Did they just try to advertise heavy vignetting as a positive feature?

Yup.
Why pay thousands of dollars/euros for Photoshop if you can have the same feature built in. Now that I think of it ... I believe my camera can do this as well. Its hidden in those filters I never use. And best of all: I can turn the filter off.
;-)

Direct link | Posted on Aug 31, 2015 at 20:24 UTC

I don't believe it is primarily the complexity of dedicated cameras that is responsible for the drop in sales. I see it as a combination of following factors:

1. Smartphone cameras meanwhile can create good-looking photos.
2. Having a smartphone saves you taking a dedicated point and shoot camera with you, and if you don't care about DOF, minimizing noise or the like you don't loose much. Oh, and you don't have to care about shutter shock at all.
3. Smartphones have cool tricks like filters, blurred backgrounds, sweep panoramas etc. built in, so no need to go through a complicated software workflow in post. -> Time saver.
4. People who still like a dedicated camera often already have a capable one, and few see the need to spend money every two years to get some new features.

Maybe dedicated cameras will become again what they had been before the digital era: A tool for real photographers, not a gadget everyone has. And there's imho nothing wrong with that.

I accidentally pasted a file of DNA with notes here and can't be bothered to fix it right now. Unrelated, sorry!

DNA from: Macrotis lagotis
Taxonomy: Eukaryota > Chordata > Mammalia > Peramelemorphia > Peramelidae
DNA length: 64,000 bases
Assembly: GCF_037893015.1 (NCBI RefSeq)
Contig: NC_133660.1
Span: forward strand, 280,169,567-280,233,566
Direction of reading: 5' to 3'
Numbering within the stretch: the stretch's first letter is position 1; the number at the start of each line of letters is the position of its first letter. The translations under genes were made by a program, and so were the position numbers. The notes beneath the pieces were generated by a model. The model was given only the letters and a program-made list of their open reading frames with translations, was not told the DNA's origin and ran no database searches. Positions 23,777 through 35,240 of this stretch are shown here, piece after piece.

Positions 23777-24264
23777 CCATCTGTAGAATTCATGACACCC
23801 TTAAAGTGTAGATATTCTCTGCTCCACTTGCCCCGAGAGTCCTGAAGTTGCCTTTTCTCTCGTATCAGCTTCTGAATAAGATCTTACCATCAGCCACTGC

Direct link | Posted on Aug 28, 2015 at 17:26 UTC as 175th comment | 5 replies
On article Lytro ILLUM and Desktop software get major updates (36 comments in total)

Concerning the AF improvements:

After one day of using the new camera firmware (2.0) I find that the AF is faster, but still slow compared to conventional cameras using phase detection.

Without having done scientific A-B tests I believe the big advantage of the new firmware is that the camera does not need to scan the full focus range any more in order to find the perfect distance, but starts off in the right direction immediately. However it subjectively still needs between 0.5s (wideangle) and 2s (telephoto) to get to the right point. In comparison, on my EOS 650D with the 18-135mm IS STM lens focusing from close to far (or back) is done after ~0.3 seconds or so at 135mm.

Direct link | Posted on Jul 12, 2015 at 08:33 UTC as 7th comment | 1 reply
On article Lytro ILLUM and Desktop software get major updates (36 comments in total)
In reply to:

DStudio: When Lytro released their first camera it was written off by many as a gimmick. But I think the company's shown they are serious.

Rosenthal clearly believes in this vision, and it's slowly coming into focus for consumers.

I own an Illum and, honestly, it too is a gimmick, albeit with the form factor, look and build quality of a professional camera.

For me as someone doing experimental photography this is fine, but I can hardly imagine anyone (except Lytro) earning money with a camera whose images have an effective spatial resolution of 2MP and, depending on the type of subjects, often show artifacts. If I were to engage a portrait or wedding photographer, for example, I'd prefer one who gives me a sharp, clean 8MP 2D image instead.